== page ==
This study examines the dynamic relationship between union elections and occupational safety among manufacturing establishments. Data on union elections come from the National Labor Relations Board, and data on workplace inspections and accident case rates come from the Occupational Safety and Health Administration. The results indicate that union elections improved occupational safety. First, workplace inspections trended upwards before the election, then decreased immediately after the election, due almost entirely to employee complaints. Second, accident case rates were relatively stable before the election, then trended downwards after the election, due to accidents involving days away from work, job restrictions, and job transfers. These effects are evident regardless of the election outcome. Based on the value of statistical injury, the improvement in occupational safety is equivalent to an increase in the hourly wage between $0.47 and $2.62.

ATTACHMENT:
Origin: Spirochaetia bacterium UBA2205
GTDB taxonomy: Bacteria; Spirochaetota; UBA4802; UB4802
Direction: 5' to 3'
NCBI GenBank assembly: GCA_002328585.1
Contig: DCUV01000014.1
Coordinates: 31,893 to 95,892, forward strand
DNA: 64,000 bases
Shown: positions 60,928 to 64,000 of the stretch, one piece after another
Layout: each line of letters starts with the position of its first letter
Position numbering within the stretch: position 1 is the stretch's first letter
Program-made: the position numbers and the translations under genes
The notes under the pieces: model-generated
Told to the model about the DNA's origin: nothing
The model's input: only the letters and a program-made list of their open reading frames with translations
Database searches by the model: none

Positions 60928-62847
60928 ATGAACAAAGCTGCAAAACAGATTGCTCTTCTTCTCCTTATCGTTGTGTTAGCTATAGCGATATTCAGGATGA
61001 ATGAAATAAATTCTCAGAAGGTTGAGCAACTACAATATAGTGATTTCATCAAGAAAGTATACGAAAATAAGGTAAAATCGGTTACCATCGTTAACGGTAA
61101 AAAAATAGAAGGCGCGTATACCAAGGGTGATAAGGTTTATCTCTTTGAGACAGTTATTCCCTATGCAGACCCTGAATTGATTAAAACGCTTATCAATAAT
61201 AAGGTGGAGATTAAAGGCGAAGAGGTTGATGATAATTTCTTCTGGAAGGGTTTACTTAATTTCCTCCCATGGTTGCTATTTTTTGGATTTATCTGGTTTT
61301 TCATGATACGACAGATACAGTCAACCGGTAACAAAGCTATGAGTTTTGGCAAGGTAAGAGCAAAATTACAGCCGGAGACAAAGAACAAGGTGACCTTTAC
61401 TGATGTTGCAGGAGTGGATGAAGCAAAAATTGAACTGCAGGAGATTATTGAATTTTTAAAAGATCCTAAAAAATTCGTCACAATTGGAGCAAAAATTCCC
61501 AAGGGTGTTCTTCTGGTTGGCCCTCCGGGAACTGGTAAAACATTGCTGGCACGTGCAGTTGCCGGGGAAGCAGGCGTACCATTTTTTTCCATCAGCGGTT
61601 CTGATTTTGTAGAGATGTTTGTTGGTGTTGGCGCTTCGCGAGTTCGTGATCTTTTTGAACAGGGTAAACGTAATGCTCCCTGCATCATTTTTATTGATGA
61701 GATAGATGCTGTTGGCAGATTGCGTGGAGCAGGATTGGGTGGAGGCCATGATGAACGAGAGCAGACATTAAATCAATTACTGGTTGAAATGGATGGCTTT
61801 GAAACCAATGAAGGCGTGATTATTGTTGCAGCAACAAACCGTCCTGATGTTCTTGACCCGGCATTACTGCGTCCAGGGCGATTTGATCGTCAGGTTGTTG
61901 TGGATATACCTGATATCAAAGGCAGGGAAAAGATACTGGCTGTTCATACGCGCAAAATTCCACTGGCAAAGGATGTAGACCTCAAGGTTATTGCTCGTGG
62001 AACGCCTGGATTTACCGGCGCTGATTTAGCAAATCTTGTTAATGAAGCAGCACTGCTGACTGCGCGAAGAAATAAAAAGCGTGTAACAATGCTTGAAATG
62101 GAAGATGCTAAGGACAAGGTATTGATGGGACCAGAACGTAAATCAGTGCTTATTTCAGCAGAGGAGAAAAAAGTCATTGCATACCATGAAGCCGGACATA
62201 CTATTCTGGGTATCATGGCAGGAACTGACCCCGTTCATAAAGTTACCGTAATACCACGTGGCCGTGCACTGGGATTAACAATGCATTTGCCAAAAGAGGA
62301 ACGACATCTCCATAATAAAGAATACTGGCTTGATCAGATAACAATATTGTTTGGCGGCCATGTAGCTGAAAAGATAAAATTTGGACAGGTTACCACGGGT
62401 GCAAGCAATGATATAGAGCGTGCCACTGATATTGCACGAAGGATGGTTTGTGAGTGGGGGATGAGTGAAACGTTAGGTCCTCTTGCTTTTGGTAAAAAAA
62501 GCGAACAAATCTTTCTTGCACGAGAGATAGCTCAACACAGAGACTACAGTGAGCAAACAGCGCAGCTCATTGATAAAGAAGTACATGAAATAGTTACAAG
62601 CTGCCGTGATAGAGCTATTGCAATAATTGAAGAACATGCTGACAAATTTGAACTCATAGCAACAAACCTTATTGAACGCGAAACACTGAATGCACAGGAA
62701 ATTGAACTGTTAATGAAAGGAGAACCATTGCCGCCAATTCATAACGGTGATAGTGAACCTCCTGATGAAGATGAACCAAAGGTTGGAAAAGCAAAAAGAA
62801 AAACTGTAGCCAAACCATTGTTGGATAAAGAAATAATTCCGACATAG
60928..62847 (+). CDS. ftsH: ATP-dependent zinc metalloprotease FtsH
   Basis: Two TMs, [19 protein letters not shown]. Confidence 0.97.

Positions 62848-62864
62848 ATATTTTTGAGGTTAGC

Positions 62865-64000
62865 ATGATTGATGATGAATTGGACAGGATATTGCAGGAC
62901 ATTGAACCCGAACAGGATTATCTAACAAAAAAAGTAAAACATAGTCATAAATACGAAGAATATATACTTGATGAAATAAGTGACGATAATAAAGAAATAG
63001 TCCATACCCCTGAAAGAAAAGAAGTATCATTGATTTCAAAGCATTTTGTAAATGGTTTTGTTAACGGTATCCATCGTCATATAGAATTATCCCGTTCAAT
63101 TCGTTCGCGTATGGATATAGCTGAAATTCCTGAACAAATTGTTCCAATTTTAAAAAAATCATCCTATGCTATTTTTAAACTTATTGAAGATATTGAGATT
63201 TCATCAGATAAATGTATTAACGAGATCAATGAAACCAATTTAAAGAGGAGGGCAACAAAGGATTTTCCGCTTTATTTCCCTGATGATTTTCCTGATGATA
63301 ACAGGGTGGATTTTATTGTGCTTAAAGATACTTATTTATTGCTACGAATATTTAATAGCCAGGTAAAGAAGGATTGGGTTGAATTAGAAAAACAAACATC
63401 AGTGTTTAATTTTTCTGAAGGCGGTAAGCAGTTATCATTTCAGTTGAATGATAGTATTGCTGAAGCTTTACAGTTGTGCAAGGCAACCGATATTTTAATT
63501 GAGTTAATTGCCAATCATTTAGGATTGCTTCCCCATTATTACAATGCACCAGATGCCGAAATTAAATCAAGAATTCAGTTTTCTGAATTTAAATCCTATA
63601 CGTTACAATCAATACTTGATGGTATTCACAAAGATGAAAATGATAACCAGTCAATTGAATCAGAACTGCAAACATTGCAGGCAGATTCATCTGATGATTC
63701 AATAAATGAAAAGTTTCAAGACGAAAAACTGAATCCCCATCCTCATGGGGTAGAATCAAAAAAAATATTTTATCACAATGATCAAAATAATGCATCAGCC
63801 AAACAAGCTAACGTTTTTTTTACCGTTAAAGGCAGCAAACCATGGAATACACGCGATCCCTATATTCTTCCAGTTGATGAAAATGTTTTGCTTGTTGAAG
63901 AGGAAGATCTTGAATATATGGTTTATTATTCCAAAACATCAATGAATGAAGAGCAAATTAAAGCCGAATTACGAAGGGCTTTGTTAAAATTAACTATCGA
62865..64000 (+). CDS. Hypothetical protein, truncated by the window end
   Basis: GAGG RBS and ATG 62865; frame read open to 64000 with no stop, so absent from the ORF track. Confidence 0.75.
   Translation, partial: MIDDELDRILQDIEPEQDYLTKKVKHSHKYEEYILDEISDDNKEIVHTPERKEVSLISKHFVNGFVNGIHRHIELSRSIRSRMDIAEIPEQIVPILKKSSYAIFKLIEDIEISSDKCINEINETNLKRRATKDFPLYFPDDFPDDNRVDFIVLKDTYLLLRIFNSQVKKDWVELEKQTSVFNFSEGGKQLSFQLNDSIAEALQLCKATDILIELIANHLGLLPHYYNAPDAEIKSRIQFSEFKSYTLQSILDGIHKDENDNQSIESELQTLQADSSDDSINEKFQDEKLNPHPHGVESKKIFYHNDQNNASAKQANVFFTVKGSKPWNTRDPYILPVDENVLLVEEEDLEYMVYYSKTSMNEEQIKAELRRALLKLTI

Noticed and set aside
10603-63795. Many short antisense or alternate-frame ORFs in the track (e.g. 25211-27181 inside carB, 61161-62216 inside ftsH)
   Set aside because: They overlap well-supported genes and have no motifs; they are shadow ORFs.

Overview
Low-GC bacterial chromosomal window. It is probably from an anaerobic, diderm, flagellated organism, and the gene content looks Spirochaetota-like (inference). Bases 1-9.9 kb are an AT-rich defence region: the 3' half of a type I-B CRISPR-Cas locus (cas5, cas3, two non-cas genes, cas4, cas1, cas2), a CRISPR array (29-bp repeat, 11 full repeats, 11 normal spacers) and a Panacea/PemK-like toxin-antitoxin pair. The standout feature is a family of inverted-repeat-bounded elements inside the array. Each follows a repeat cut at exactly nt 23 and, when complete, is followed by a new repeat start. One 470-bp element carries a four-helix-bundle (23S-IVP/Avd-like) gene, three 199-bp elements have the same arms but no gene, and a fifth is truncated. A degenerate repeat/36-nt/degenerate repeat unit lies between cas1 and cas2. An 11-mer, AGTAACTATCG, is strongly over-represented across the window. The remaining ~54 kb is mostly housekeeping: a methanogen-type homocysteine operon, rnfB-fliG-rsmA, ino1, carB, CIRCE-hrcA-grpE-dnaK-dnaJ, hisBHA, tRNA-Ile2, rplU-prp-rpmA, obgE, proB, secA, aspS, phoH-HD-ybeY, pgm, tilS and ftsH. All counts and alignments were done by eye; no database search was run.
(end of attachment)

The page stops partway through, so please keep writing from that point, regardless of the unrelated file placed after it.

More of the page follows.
Document Type

Working Paper


Summer 7-2017


Unions, Occupational Safety, OSHA, Job transfers, Job restrictions, National Labor Relations Board




Working Papers Series


Economic Policy | Labor Economics | Labor Relations | Unions | Work, Economy and Organizations



Additional Information

Working paper no. 205

For helpful comments and suggestions, the authors would like to thank Gary Engelhardt, Brigham Frandsen, Hugo Jales, and Jeffrey Kubik. The authors would also like to thank Jeanette Walters-Marquez for providing data from the Federal Mediation and Conciliation Service.

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Creative Commons Attribution 3.0 License
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